Sports

Life in the NBA is suiting ex-Stanford standout Brook Lopez just fine these days

Rookie is adjusting to living on the East Coast and playing with the New Jersey Nets

Stanford men's basketball product Brook Lopez was quick to point out he won the tipoff Wednesday night. That was after explaining how he got handled by Yao Ming in his tipoff against the Houston Rockets earlier in the NBA season.

"I won the other night too, so that's two in a row," Lopez said after he played 36 minutes for the New Jersey Nets in his return to the Bay Area for the first time since announcing he was turning pro.

Lopez scored 14 points, grabbed six rebounds and recorded two blocked shots in the Nets' 116-112 loss to the Golden State Warriors in Oakland on Wednesday night as he continues a fine rookie season in the NBA.

Afterward he addressed a group of about 200 Stanford supporters for about 10 minutes, touching on several topics before he had to rush to the Nets' team bus.

"New Jersey is a great place; it's one big factory," Lopez deadpanned. "They've got nice people there too who are always giving you a hand gesture. It's wonderful."

He's leading all rookies with 1.87 blocks per game, seventh overall. He's already set a New Jersey rookie record with 120 blocks to date. He's also on pace to set a record for highest free-throw percentage by a rookie in NBA history (.821).

"The Nets showed a lot of confidence in me from day one," Lopez said. "They also showed a lot of tolerance for my mistakes too."

Brook's twin brother Robin plays sparingly for the Phoenix Suns, averaging just under 10 minutes to play.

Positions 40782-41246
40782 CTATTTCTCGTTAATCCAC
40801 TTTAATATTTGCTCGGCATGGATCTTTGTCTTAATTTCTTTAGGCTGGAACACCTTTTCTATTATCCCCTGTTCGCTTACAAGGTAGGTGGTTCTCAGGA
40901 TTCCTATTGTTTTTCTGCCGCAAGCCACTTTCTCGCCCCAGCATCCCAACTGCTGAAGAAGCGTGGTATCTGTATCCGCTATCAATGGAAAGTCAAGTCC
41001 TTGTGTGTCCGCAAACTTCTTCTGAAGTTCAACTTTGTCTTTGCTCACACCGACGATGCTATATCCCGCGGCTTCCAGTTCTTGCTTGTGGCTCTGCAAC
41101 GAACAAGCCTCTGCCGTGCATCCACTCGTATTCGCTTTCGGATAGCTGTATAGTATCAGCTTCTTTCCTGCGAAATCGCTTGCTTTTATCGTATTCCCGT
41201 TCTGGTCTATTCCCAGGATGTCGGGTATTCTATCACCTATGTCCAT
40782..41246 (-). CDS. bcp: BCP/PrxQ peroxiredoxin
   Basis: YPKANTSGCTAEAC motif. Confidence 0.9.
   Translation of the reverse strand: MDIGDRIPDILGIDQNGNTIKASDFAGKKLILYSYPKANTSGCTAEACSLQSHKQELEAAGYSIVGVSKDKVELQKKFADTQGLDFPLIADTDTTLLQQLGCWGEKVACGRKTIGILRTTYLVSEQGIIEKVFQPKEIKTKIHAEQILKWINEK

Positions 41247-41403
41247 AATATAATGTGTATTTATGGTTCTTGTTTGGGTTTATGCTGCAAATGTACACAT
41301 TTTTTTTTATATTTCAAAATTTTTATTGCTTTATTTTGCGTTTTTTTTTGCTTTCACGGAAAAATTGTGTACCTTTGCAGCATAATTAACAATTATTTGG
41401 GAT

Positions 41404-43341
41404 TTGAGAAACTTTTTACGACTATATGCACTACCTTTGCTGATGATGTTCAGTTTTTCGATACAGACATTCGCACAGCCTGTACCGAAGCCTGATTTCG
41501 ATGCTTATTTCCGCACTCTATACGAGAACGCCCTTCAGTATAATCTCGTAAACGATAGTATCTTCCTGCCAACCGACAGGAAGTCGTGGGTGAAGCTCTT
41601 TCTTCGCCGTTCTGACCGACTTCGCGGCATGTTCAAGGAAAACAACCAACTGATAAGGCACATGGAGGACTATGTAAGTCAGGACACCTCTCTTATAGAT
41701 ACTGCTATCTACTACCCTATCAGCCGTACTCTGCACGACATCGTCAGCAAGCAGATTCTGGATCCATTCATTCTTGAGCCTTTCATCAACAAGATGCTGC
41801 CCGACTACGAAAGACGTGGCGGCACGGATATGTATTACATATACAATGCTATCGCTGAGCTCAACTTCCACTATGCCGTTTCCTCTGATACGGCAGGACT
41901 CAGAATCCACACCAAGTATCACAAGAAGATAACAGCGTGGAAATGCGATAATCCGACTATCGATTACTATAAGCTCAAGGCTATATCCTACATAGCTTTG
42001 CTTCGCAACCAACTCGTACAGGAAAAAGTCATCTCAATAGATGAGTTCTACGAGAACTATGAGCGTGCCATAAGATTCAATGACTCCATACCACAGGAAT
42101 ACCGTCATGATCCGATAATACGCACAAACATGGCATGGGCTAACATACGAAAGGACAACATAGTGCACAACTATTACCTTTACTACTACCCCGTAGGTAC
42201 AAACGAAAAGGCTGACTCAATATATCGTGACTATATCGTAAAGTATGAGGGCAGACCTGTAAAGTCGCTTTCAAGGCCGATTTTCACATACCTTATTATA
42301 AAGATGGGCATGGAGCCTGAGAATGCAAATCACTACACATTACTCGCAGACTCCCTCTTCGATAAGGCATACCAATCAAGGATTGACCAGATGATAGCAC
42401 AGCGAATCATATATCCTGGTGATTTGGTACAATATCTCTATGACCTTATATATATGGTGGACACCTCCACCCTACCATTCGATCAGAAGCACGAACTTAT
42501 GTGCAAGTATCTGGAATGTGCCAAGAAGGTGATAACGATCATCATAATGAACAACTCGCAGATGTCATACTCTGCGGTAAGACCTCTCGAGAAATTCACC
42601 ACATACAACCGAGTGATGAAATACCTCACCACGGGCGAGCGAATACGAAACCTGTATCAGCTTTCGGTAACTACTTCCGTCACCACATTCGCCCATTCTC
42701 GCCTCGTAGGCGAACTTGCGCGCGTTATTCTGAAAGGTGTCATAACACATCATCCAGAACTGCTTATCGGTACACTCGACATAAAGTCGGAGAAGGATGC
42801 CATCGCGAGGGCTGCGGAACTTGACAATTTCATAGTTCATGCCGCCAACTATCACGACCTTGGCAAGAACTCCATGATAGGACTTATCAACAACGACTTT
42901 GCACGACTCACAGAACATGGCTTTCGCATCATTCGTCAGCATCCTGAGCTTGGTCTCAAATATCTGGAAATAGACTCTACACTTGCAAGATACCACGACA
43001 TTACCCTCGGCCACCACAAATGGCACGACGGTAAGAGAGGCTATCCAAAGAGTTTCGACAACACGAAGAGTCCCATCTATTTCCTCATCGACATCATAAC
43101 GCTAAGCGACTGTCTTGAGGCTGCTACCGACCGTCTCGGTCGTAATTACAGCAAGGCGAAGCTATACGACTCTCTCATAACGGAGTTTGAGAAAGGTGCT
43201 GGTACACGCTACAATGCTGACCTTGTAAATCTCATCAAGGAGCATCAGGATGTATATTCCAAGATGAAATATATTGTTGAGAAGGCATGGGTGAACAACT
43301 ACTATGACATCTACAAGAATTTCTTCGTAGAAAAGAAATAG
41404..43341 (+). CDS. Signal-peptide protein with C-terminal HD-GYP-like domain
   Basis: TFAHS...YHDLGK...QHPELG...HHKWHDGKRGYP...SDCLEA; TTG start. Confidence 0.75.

"We text every day and we never talk about basketball," Brook said. "We talk about everything else. I beat him 1-on-1 every day all the time so we have none of that."

Lopez said he was "a gym rat" growing up in Fresno and played as much basketball as he could.

"It helps to have three older brothers who are about my size," Lopez said. "I worked a lot on my shooting against them. We'd try to play as close to full court as we could."

At this time last year, Lopez was helping Stanford reach the championship final of the Pac-10 tournament and then the Sweet Sixteen. He earned All-American honors and then announced his intention, along with Robin, of foregoing his final two years of college.

The Cardinal men's basketball program has undergone an overhaul since losing to Texas in last year's NCAA tournament. No Lopez twins and no Trent Johnson underscore the current level of success enjoyed by Stanford.

California product Ryan Anderson and Lopez's teammate on the Nets, did not play against the Warriors in his return to the area.

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